Monday, July 8, 2013

Janka Hardness

The Janka Hardness Test is a method of quantitatively measuring and comparing how hard different wood species are. It works by firing a steel ball into the face of a board and measuring how much force is necessary to sink that ball deep enough that half of it penetrated the wood. You end up with a measure of force in foot-pounds, (it's also listed in Newtons b). This allows us to say "Wood A is twice as hard as Wood B," and to say that with the weight of real measurable lab results. (I know, this is the internet and you all want arguments to be decided by who can type with the most visible anger and rage-destroyed thought processes... deal with it).

After the jump I'll put a list of woods and their Janka Hardness rating. I'll update it periodically and link back to this post as a reference point.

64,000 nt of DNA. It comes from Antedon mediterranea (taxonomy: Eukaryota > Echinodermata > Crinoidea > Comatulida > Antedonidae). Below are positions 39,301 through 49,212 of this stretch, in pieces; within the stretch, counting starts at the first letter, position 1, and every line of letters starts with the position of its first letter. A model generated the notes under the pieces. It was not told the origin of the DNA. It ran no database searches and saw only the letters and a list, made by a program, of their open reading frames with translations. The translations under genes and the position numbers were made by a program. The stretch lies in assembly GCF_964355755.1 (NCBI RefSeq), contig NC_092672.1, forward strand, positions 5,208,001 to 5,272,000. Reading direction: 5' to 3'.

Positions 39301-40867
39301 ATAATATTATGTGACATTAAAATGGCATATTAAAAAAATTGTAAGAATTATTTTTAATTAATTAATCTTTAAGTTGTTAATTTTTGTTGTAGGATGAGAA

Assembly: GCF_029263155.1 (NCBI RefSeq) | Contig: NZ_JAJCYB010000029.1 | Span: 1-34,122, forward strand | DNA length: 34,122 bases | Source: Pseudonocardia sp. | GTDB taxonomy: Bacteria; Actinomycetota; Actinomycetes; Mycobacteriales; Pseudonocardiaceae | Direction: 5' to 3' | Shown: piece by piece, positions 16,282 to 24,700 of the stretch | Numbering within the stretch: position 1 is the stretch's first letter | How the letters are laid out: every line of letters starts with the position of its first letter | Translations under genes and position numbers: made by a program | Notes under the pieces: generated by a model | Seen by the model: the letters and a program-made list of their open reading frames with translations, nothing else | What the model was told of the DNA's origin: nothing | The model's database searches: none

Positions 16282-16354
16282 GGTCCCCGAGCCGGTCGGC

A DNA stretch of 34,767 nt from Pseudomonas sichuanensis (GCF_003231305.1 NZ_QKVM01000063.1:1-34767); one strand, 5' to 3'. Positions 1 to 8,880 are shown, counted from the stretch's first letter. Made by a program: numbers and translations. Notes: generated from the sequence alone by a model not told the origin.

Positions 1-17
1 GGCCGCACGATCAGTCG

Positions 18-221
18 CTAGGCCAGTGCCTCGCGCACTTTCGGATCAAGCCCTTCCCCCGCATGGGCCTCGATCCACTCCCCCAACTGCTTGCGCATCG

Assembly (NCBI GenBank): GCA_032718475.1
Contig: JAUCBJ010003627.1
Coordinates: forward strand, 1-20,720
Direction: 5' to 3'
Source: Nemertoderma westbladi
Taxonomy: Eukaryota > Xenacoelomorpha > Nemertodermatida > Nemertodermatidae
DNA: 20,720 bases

Some figures for comparison:

Afromosia: 1,560 lbf
Aromatic Cedar: 900 lbf
Balsa: 90 lbf (note: that's really freaking soft)
Black Poisonwood (or, Chechen): 2,250 lbf
Bloodwood: 2.900 lbf
Cypress: 510 lbf
Hard maple: 1,450 lbf
Lignum Vitae: 4,500 lbf
Marblewood: 2,710 lbf
Pine*: 380 lbf
Purpleheart: 2,390 lbf
Soft maple: 950 lbf
Red oak: 1,290 lbf
Walnut: 1,010 lbf
Wenge: 1,910 lbf
White oak: 1,360 lbf
Zebrawood: 2,095 lbf

Hard maple is commonly considered one of the hardest domestic wood species. Note that lignum vitae (South American) is over 3 times harder.

* Really, "pine" in this instance is Eastern White Pine, which is one of three commonly used construction pine species in the United States. The others are Sugar Pine and Western White Pine, both of which are more commonly found on the west coast.

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